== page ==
Macbeth-Nature of Evil

1221 Words Nov 30th, 2012 5 Pages
Macbeth explores the nature of evil by the gradual change in the environment and the people within the play. Various factors of individuals, society and politics and supernatural themes contribute to the nature of evil. Individuals and Supernatural influences cause Macbeth to become king of Scotland and his reign affects social and political factors.
Macbeth was a Scottish general and Thane of Glamis, a loyal, brave man who turned into a murderer and traitor in order to become King of Scotland. In Macbeth , dramatic irony is used to create suspense and tension; it keeps the audience anticipating the reaction of the people and consequences. It is used in Act 1 Scene 4, “There’s no art to find the mind’s construction in the face. He was
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Macduff, along with other nobles prepares a rebellion, it shows the extent of political and social disruption in Scotland due to Macbeth’s evil. The technique used is symbolism of having correct social order restore with the removal of Macbeth. The quote in act 3 scene 6, “ we may again give to our tables meat, sleep to our nights, free from our feasts and banquets bloody knives do faithful homage and receive free honors all which we pine now.” shows a conversation between Lord and Lennox and it refers to Macduffs’ visit to the English king to make a military campaign against Macbeth so that life returns to normal. Killing the king has a dramatic impact on social order of society, since without a king there must be a new one, but since Macbeth is evil, society is in a state of imbalance because he got that position by evil means.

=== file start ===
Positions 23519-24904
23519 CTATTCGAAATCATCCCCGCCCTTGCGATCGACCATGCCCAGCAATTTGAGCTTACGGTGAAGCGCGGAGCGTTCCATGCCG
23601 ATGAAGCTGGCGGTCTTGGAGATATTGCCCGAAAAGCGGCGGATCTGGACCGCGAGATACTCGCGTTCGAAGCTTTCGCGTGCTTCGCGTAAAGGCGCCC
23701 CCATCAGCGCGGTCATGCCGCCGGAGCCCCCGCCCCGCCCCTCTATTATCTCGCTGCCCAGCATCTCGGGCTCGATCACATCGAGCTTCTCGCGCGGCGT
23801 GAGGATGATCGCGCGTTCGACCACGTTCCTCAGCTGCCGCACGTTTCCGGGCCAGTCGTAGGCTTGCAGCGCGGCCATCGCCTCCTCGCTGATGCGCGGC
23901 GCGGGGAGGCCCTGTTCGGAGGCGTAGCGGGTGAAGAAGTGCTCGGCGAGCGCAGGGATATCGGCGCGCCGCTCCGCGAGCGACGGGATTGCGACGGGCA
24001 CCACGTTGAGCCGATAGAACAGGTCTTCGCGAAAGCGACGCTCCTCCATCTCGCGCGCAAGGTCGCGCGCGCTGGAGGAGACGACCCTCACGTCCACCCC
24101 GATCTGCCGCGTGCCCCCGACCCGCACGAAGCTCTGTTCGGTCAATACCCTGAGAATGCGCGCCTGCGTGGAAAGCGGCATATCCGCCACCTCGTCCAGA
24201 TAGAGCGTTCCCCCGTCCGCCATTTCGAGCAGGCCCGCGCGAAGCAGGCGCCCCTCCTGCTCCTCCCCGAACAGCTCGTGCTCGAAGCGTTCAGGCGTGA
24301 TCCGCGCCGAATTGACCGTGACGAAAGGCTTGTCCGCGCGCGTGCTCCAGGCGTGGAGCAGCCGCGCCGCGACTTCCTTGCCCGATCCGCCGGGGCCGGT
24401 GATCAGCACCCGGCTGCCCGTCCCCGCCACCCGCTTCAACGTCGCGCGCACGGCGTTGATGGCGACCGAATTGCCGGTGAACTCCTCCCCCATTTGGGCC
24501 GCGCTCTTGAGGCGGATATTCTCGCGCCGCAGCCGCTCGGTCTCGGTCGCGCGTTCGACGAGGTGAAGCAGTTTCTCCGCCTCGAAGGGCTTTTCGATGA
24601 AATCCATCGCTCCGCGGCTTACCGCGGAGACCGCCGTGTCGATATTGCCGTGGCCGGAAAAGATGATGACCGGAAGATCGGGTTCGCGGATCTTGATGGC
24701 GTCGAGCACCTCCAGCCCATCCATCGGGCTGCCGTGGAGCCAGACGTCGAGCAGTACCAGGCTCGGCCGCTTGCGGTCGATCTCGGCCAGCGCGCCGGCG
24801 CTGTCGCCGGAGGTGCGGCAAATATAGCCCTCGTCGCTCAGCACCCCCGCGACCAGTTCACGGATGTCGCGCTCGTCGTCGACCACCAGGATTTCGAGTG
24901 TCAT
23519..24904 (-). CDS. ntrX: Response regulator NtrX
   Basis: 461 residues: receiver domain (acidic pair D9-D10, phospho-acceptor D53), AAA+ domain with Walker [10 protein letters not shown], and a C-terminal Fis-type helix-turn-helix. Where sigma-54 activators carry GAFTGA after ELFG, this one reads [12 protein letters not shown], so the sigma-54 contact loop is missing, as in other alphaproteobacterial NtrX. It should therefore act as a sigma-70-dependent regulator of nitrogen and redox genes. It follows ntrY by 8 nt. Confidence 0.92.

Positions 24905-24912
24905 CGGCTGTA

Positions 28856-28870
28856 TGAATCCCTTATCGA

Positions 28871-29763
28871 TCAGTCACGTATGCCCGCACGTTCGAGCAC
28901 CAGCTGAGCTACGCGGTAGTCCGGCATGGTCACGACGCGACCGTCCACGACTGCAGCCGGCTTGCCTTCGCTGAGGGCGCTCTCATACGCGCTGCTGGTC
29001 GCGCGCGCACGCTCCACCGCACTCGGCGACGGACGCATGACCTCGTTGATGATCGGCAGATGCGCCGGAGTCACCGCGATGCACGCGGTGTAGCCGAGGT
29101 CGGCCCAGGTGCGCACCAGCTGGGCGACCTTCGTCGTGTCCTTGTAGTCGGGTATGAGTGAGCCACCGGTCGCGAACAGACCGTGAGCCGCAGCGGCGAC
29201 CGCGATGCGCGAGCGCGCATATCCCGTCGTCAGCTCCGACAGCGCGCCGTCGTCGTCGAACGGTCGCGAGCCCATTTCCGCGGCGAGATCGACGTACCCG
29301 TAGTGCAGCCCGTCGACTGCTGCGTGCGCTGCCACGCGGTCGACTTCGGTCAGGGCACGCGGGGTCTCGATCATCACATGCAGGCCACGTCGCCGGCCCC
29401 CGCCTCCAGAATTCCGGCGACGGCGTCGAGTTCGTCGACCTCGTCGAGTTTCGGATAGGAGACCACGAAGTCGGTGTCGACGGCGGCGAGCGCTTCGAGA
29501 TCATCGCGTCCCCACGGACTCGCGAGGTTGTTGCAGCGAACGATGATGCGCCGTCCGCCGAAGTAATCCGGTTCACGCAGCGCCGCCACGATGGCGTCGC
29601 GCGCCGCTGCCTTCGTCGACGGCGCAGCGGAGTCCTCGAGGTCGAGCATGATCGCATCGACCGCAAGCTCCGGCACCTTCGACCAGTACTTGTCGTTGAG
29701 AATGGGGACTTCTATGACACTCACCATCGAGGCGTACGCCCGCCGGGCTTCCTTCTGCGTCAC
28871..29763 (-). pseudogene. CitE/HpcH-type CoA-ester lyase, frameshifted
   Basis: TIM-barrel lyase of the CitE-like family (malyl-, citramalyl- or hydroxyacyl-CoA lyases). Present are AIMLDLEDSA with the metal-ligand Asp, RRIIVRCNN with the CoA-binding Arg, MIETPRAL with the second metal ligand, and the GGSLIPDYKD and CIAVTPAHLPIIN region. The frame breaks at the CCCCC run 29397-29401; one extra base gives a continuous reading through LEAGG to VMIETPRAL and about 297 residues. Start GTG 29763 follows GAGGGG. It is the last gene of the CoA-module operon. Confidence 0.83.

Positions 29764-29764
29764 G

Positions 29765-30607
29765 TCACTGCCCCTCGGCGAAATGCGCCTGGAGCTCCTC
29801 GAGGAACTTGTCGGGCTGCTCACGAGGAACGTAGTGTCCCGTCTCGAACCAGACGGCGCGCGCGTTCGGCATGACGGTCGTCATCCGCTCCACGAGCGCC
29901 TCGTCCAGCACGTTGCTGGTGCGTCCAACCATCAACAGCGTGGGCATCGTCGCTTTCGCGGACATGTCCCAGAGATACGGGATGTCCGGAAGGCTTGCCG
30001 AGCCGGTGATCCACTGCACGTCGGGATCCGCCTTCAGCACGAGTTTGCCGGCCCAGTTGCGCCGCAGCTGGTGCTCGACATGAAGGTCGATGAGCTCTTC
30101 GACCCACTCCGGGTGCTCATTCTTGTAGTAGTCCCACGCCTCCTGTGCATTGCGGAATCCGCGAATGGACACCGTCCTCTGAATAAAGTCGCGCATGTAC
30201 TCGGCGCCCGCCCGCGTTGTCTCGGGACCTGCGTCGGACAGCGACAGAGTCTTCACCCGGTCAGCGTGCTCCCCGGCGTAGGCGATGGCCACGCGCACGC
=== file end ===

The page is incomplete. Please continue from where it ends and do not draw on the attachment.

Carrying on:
The three witches are pure evil, and their prophecies are the cause of treachery and murder in Macbeth’s mind. The technique of foreshadowing is used to make a reference to an earlier event, so the audience knows that the prophecies were true. The quote ‘All hail, Macbeth, hail to thee, thane of Cawdor!’ is from the witches in act 1 scene 3, it is the first prophecy which initiates Macbeth’s dark ambition after it becomes true. The witches’ prophecies tempt Macbeth’s dark desires for power; however they do not force or interfere with his evil acts. The witches’ ugly, androgynous appearance, bizarre potions and rhymed speech
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